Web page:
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For the 1970s Airborne Command Post aircraft of the same designation, see Ilyushin Il-18

Ilyushin Il-22
Role Bomber
National origin Soviet Union
Manufacturer Ilyushin
First flight 22 July 1947
Status Prototype
Number built 1

The Ilyushin Il-22, USAF/DOD designation Type 10,[1] was the first Soviet jet-engined bomber to fly. It used four Lyulka TR-1 turbojets carried on short horizontal pylons ahead and below the wing. The engines did not meet their designed thrust ratings and their fuel consumption was higher than planned. These problems meant that the aircraft could not reach its required performance and it was cancelled on 22 September 1947.[2]


Design and developmentEdit

The Council of Ministers ordered the Ilyushin design bureau on 12 February 1946 to begin work on a bomber that would use four of the new TR-1 jet engines. Experiences with the first generation of jet fighters had revealed unsuspected problems involved with high-speed flight and Ilyushin devoted much effort to mitigate them. The long and thin unswept wing was conventional in appearance, but it was shaped to improve lateral stability at high angles of attack and to prevent the onset of tip stall.[3]

Another problem discovered by the jet fighters was unexpectedly dropping a wing at high speeds and high altitudes. This was traced to manufacturing defects in the wings that made no difference at low speeds and altitudes, but meant that each wing had a slightly different airfoil and, hence, a different amount of lift. To counter this Sergey Ilyushin and his team developed a new manufacturing technique that reversed the traditional practice where the internal supporting members were affixed to the assembly jig and the aircraft's skin panels were then attached. This new method meant that the skin panels were placed in the jigs where the correct curvature and shape could be guaranteed and the internal structure was then fastened to them. This required that manufacturing joints be used along the chord lines of the wings and tail surfaces, which split the spars and ribs in half. Similarly, the fuselage was built the same way, although it was split vertically along the centerline. This new technique did impose a small weight penalty but had the unexpected advantage of greatly accelerating the assembly process, as the internal equipment could be installed before the halves were joined together. This allowed several teams to work on a single sub-assembly before they were mated.[4]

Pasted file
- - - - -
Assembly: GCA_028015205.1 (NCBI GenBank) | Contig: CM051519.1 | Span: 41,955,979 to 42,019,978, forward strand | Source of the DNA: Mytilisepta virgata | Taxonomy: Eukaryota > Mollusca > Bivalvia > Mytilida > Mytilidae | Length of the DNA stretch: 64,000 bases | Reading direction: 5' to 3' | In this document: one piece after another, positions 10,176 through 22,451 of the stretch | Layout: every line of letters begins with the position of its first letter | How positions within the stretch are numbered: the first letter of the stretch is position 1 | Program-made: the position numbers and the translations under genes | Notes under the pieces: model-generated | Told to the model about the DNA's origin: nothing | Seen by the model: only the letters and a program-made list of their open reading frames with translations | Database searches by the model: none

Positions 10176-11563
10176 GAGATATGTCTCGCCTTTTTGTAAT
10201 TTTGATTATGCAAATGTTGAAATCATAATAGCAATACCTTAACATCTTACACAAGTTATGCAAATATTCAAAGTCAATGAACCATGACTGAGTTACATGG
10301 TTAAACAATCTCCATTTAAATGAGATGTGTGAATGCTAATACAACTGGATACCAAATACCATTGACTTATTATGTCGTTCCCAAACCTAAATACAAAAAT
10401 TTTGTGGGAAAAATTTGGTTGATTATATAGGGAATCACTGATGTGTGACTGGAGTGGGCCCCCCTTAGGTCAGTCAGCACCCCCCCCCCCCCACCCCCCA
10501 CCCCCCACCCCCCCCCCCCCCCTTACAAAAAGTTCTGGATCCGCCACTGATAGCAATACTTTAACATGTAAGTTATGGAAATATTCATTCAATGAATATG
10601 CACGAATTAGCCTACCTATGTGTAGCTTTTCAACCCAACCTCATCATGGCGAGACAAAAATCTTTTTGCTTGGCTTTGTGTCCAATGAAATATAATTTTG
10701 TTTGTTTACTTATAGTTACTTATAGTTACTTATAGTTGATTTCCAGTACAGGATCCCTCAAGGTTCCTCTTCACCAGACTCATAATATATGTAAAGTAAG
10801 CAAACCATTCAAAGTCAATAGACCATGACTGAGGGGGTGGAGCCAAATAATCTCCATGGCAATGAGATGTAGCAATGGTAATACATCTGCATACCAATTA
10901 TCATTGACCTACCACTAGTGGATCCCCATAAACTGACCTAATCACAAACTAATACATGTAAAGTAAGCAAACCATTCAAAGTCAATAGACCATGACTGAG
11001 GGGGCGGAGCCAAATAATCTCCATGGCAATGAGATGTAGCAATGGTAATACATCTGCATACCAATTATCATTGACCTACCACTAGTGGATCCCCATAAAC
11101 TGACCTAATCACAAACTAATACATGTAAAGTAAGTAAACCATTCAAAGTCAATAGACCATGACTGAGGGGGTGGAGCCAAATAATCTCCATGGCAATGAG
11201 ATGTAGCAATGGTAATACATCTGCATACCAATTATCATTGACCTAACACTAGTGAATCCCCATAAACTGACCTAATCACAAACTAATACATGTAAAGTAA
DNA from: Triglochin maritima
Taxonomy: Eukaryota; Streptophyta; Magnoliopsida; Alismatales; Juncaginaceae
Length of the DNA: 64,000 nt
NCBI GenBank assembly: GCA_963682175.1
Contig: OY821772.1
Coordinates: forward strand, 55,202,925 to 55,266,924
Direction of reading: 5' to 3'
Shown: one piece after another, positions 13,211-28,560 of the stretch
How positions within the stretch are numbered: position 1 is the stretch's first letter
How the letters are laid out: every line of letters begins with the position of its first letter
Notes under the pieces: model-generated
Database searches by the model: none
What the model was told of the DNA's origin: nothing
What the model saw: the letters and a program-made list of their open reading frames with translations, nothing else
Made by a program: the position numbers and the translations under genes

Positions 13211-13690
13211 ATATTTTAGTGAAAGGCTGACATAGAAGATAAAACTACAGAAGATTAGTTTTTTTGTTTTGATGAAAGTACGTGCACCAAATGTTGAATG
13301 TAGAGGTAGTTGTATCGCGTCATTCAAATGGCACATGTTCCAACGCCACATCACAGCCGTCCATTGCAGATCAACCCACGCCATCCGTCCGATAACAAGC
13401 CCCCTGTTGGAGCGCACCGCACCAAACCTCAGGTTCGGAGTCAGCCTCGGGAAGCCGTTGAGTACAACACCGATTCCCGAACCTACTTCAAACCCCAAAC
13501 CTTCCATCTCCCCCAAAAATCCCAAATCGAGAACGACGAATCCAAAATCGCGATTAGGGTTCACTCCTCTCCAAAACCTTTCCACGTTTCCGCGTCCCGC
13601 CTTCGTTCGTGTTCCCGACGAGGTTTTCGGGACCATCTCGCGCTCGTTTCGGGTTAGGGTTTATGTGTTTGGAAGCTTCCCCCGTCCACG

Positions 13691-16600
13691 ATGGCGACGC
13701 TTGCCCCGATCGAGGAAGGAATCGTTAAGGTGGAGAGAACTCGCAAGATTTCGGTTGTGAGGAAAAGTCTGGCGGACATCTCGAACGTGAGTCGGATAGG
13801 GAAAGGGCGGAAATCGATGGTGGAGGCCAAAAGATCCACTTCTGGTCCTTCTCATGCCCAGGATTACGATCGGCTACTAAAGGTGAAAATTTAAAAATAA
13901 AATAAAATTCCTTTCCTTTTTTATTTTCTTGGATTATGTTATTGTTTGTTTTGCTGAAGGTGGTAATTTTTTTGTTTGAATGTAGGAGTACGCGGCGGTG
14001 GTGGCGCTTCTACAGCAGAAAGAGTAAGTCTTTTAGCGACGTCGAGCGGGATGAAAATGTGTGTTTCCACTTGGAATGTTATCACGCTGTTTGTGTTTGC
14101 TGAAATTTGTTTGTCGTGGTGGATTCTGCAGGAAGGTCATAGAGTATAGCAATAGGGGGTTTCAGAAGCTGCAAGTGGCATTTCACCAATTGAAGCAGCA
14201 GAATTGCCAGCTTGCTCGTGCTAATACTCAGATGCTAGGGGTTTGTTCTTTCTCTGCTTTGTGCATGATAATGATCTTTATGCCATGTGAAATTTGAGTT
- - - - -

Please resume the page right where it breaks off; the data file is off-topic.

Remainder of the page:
Most of the other multi-engined jet aircraft in existence, when the Il-22 was being designed, either had the engines in a nacelle (singly or in pairs) directly attached to the underside of the wing or were buried in the wing itself. Clustering them in a nacelle offered several advantages over individual nacelles, as it reduced overall drag and minimized interference drag, but had the major operational disadvantage that an uncontained fire in one engine could disable its neighbor as well. Early jet engines were not reliable, so this was a significant risk. Ilyushin chose to put the TR-1 engines ahead and below the wing leading edge on short horizontal pylons. This gave them the beneficial effect of acting as anti-flutter weights and proved to be more efficient aerodynamically than underwing nacelles. This also facilitated engine changes and maintenance by making them more accessible to the ground crews.[5]

Neither the thin wing nor the engine nacelles offered any place to store the main landing gear so the fuselage was designed as a flattened oval to give them as wide a track as possible. This also provided plenty of room for the 9,300 kg (20,500 lb) of fuel stored in three bags, one each ahead, above and behind the bomb bay. This could carry up to 3,000 kg (6,600 lb) of bombs. The stepless fuselage nose was largely glazed and came to a rounded point (similar to the noses of the Boeing B-29 Superfortress, Heinkel He 111 and Arado Ar 234) to reduce drag. The Il-22 had a crew of five, two pilots in the nose, the bombardier-navigator in front of them in the tip of the nose, the dorsal gunner/radio operator immediately behind the pilots and the rear turret gunner behind the tail.[6]

plan view of the Il-22